I’m not used to trusting anyone, but as monsters close in, I don’t think I have a choice.

Iron Paws and the Tinker's Forced Marriage by Juli D. RevezzoIron Paws and the Tinker’s Forged Marriage by Juli D. Revezzo:

A year ago, Vesta Bartlett received a rather unusual assignment.

Now, as if perfecting her clockwork puppies for Queen Victoria weren’t enough, a surprise invitation to present them to the Texas Republic president makes Vesta question a number of things, including will the president accept the clockwork from a woman? Unsure, she agrees to allow Henry to go along, as her spokesman and husband, regardless of how her father may feel about a fake marriage.

But they have bigger problems than her father’s anger when an anti-alchemist group takes issue with her clockwork creations and decide they need to stop Vesta’s work. By any means, no matter how violent.

Speed of Dark by Patricia RickettsSpeed of Dark by Patricia Ricketts:

Mary Em Phillips has decided to end it all after losing her beloved Mamie, who raised her; her husband, Jack, who has left her for another woman; and her only son, Petey, who has died as a result of a freak bacterial infection. But when Mosely Albright, a black man from Chicago’s South Side, comes to her back door one morning needing a drink of water and seeking directions back to the train, her plans are derailed . . . to the chagrin of Mishigami (so named by the Ojibwe, also known as Lake Michigan), who has been trying to lure Mary Em into his icy depths in the hopes that she will save him.

Mary Em wants nothing more than to end her anguish. Mosely is searching for the love he’s been missing most of his life. And Mishigami—who fears he is dying from rampant pollution and overfishing—seeks a champion.

A story of friendship, survival, connection and the unquestioning power of nature told through three distinct voices, Speed of Dark affirms a love of humanity that transcends all else, including race and background.

The Exorcist's House by Nick RobertsThe Exorcist’s House by Nick Roberts:

This psychological thriller follows a family to their Appalachian farmhouse, where they encounter an unimaginable horror.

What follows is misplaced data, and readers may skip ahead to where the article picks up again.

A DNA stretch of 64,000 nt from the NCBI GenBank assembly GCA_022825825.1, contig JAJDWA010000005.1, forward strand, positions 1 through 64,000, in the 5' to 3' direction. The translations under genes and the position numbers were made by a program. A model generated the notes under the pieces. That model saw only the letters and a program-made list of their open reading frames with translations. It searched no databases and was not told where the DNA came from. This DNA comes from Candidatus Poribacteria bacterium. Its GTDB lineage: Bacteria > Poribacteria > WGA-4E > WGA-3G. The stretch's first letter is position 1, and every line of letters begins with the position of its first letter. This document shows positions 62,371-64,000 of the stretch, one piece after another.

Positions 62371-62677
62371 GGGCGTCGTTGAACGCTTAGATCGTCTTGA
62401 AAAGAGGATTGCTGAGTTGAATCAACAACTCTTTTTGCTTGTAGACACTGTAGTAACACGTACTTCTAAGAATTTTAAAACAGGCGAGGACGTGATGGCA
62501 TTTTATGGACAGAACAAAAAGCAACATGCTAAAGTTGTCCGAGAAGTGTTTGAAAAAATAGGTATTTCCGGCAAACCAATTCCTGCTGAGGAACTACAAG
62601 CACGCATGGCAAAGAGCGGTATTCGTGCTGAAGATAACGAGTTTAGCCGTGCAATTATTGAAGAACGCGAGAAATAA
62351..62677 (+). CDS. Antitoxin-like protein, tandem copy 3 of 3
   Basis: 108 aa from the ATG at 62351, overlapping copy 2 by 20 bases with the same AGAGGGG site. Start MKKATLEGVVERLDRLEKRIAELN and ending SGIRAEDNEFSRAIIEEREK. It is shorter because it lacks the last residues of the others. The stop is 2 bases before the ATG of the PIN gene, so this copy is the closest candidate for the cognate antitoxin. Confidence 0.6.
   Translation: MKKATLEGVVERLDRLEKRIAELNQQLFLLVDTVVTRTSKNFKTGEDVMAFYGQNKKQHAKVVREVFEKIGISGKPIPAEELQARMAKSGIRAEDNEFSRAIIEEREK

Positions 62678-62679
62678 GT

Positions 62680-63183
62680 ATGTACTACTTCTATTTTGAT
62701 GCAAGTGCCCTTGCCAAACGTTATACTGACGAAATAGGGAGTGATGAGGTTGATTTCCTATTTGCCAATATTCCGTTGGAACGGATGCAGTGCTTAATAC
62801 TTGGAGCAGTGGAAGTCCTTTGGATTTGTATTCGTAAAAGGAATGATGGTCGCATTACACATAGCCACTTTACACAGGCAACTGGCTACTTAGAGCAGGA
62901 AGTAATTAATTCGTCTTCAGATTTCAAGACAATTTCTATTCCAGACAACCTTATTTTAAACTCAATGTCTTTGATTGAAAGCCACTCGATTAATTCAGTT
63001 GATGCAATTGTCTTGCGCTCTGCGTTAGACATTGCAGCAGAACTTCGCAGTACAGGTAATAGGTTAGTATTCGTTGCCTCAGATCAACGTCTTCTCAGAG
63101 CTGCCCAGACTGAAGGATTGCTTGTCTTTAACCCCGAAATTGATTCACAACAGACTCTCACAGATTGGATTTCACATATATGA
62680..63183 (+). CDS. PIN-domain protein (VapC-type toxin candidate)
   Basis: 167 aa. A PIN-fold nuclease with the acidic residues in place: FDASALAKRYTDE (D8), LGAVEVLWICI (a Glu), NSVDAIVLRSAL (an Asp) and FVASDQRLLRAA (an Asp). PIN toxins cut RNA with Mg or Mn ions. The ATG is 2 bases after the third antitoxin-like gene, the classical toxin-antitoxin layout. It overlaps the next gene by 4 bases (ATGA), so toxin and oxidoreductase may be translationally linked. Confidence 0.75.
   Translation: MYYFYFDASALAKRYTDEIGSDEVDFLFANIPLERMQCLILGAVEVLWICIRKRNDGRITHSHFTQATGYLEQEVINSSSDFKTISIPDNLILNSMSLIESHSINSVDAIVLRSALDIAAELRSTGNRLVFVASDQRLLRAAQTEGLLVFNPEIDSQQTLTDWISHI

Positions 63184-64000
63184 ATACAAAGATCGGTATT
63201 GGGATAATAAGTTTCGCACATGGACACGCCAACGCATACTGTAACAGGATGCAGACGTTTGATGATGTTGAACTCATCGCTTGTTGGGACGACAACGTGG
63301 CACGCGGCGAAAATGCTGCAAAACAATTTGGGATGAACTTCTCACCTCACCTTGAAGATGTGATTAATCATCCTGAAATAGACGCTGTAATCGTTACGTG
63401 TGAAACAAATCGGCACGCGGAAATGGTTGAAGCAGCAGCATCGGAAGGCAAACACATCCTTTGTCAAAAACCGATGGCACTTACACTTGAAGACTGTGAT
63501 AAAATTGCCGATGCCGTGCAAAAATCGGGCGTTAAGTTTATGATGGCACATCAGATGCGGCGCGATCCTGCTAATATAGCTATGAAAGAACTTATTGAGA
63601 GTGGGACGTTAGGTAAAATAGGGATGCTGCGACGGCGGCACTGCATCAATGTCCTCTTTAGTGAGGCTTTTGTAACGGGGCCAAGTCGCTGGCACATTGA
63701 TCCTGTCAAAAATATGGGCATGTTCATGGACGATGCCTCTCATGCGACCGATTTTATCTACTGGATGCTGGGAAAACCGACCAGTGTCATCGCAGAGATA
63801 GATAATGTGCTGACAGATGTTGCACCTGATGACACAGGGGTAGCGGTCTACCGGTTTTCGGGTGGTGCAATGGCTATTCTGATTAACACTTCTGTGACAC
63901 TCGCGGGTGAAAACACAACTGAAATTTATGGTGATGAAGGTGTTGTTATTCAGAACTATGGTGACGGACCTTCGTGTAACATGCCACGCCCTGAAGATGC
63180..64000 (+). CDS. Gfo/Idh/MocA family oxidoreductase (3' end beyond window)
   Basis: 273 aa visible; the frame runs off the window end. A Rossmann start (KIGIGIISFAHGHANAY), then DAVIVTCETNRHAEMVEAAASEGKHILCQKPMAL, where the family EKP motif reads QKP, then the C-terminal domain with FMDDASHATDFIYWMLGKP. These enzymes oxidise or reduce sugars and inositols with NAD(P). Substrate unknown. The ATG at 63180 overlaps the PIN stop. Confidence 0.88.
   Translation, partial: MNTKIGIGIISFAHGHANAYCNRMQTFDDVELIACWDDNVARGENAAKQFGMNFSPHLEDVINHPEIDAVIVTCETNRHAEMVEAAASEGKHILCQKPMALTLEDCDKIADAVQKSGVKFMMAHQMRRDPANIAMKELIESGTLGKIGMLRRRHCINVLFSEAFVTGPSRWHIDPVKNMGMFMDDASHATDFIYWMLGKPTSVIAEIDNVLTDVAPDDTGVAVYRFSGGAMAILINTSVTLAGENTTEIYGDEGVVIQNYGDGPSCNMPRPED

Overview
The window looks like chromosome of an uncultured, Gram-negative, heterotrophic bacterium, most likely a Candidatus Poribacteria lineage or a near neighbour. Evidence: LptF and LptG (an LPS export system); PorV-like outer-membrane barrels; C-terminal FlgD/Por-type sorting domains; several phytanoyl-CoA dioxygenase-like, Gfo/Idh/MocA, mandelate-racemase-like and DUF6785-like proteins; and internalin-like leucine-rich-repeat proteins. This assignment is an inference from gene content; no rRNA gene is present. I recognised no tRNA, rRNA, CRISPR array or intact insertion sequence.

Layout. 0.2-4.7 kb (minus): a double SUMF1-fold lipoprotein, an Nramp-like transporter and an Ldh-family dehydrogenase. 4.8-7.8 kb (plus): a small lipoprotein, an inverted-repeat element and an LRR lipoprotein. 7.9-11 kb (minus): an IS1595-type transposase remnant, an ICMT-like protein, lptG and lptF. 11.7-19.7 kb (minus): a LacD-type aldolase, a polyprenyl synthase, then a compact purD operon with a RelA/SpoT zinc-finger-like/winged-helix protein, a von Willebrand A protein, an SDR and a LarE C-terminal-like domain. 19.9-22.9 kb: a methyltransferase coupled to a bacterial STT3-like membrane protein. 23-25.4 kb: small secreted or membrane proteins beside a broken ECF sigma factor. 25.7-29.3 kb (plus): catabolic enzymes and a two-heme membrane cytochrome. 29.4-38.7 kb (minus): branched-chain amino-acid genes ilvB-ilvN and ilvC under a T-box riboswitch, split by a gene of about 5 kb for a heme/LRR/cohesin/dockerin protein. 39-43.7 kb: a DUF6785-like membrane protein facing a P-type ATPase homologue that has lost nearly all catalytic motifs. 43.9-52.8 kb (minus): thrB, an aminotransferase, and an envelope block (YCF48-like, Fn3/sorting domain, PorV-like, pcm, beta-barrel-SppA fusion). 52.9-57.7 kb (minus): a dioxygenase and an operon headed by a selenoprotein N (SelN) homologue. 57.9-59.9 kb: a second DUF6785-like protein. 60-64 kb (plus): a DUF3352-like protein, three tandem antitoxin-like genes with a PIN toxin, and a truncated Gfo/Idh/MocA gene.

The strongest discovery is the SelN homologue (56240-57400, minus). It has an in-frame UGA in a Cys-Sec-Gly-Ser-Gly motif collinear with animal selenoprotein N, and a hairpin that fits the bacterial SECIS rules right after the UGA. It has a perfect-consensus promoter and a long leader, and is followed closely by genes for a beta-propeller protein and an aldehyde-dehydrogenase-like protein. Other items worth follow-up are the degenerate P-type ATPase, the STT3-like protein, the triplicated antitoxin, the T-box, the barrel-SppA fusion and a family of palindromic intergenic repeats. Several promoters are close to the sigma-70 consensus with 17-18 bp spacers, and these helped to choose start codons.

In the summer of 1994, psychologist Daniel Hill buys a rustic farmhouse nestled in the rolling hills of West Virginia.

Along with his wife and teenage daughter, the family uproots their lives in Ohio and moves south. They are initially seduced by the natural beauty of the country setting. That soon changes when they discover a hidden room in the basement with a well, boarded shut and adorned with crucifixes.

Local legends about the previous owner being an exorcist come to light, but by then, all Hell has broken loose.

This 1990s horror novel is perfect for fans of family thriller books, stories of demonic possession, exorcism fiction, the occult, or thrillers like The Exorcist, A Head Full of Ghosts, and The Amityville Horror.

Proudly represented by Crystal Lake Publishing—Tales from the Darkest Depths.

Huntress by Glynn StewartHuntress by Glynn Stewart:

A peaceful world in the crosshairs
A rising threat armed by an old foe
A call to arms she can’t ignore…

Admiral Kira Demirci lost the coin toss with her second-in-command and was supposed to be taking a holiday. That meant waiting in the Redward System while Memorial Force’s new carrier Huntress was commissioned and turned over to the mercenary space fleet.

But when a stranger arrives looking to hire Memorial Force to protect her homeworld, Kira finds money, boredom and altruism combining to bring her into action. The majority of her fleet is elsewhere, but she has two heavy warships, including Huntress. More than enough to protect the pacifist system of Samuels from their neighbors.

Those neighbors were armed by Kira’s old foes in the Brisingr System, and she smells the hand of the Equilibrium Institute behind the scheme. A chance to protect the innocent and frustrate two old foes at once is hard to turn down—and even if things go wrong, the rest of her fleet is on their way.

She’s planned for everything. Hasn’t she?

City in the Sky by Glynn StewartCity in the Sky by Glynn Stewart:

“Killing a man isn’t an easy thing to live with, no matter the cause.”

Erik Tarverro is a skilled blacksmith, a better swordsman—and hated for his mixed aeradi parentage. Denied mastery of his craft in the human city he grew up in, he accepts a risky contract from a dangerous stranger.

With new enemies at his heels, he leaps at the chance to join his father’s people in the sky city of Newport. Despite his human blood, he finds his place among the aeradi: heir to an ancient noble family.

His duty leads him to sailing the skies and learning what it means to lead soldiers. But Erik’s enemies will have blood, and the peace between his people and the Draconan dragon riders is like a powder keg. All it would take is one spark—and dragons will fly on his newfound city in the sky.

Reclamation Mind Jack by E.L. StrifeReclamation Mind Jack by E.L. Strife:

Marci, a super soldier and escapee of the Astral’s bio-enhancement military program Zedger, has found a new purpose in rescuing others like her. But she can’t do it alone, and not without parts. Marci must travel to the last standing city of Tellurians in the irradiated expanse of Zion. There, in EsoTerra, she must fight for her right to trade with others for what she requires.

She tries to hide her identity, mask her skills, play down her expertise, but too many have heard rumors of her. Marci can’t hide from the truth forever.